Elizabeth May resigns from Sierra Club
By Tanya Collier Macdonald
May was in Costa Rica Wednesday and unavailable for comment.
"She was one of the preeminent environmentalists and through the last 17 years, has been at the forefront of quite a number of national campaigns," said Marcocchio. "It's fair to say that Sierra Club, under her leadership, became a national force due primarily to her exceptional talents and skills both working within the environmental movement and working effectively with government and the bureaucracy"
Marcocchio said he doesn't believe a change in government played a role in her departure, which becomes effective in June. "She's been pondering a move for awhile."
A news release published on Sierra Club's website states board members will miss May's leadership but they've been assured by her that she will maintain close ties with the group. "The board understands her decision to move on to face new challenges, and wishes her the greatest success as she tackles them," said Louise Comeau, board president.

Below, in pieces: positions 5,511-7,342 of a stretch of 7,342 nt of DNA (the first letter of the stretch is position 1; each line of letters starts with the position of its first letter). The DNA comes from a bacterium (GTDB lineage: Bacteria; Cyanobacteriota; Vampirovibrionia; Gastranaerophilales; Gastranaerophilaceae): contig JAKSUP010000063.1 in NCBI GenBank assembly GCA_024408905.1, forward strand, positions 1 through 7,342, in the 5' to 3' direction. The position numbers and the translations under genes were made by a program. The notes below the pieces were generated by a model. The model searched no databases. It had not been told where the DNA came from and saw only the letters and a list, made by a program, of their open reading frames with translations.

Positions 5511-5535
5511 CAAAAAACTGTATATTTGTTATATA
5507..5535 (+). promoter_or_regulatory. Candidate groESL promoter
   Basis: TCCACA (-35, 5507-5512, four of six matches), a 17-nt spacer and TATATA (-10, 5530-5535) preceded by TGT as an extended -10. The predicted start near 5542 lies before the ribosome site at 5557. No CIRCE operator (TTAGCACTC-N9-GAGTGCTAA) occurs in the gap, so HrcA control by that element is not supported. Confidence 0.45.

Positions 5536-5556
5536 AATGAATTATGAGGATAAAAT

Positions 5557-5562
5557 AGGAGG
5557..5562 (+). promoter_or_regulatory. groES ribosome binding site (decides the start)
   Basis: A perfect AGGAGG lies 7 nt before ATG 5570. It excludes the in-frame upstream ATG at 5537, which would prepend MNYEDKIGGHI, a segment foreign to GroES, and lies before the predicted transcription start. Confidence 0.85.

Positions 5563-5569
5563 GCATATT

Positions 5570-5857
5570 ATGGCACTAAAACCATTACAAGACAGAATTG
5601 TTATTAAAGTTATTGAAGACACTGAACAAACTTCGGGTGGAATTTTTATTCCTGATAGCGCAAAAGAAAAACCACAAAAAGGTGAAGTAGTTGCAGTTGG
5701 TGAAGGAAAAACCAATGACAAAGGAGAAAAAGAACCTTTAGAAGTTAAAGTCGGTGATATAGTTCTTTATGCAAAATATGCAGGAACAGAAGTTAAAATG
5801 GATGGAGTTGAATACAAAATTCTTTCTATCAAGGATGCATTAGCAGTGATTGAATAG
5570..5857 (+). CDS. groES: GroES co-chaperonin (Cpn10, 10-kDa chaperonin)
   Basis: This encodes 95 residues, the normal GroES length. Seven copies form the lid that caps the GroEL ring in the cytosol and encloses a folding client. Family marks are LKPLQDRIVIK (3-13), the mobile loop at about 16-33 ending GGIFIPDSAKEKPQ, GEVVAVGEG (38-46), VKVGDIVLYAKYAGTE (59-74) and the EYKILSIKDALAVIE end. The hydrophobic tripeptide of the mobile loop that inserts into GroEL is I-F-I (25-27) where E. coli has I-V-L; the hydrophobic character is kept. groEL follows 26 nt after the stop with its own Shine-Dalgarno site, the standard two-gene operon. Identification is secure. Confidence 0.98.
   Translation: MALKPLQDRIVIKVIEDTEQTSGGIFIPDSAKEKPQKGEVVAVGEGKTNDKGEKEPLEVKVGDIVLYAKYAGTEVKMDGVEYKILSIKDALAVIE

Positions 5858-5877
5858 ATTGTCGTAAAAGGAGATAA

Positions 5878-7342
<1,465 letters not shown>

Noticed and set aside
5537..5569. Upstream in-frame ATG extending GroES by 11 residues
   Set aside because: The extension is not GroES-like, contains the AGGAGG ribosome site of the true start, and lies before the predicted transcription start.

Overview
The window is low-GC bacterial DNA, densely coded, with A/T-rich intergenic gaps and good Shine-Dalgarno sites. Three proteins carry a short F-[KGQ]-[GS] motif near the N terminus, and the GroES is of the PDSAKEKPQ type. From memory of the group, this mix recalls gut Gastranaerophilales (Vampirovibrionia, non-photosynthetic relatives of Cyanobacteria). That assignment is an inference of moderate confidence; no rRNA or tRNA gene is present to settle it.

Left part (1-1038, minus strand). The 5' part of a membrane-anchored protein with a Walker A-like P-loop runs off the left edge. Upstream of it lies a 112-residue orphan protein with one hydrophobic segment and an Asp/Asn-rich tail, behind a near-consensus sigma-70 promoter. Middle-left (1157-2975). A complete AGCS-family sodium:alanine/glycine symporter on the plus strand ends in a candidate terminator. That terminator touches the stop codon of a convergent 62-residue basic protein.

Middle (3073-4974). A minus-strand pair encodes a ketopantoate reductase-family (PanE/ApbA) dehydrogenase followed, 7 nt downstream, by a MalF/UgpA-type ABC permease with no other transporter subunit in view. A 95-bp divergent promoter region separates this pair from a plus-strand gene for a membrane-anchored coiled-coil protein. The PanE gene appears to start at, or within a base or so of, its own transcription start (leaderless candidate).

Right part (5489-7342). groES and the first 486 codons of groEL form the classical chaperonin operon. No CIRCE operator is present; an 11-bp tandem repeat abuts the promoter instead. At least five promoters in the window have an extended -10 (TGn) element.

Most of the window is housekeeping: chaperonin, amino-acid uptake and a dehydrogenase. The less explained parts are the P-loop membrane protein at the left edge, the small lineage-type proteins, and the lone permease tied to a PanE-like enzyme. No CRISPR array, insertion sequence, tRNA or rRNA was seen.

Under May's leadership, the club has played a key role in convincing Ottawa to sign and ratify the Kyoto Protocol, enact a law to protect species at risk, and ensure a public panel review for the cleanup of the Sydney tar ponds, among other accomplishments.
"Her 17-day hunger strike on Parliament Hill on behalf of the residents of Frederick Street, shows the kind of commitment she had to the issues we face here in our community," said Marcocchio. "It shows her willingness to put herself on the line to work for both environmental clean up and social justice issues that are so prevalent here in the cleanup of the tar ponds."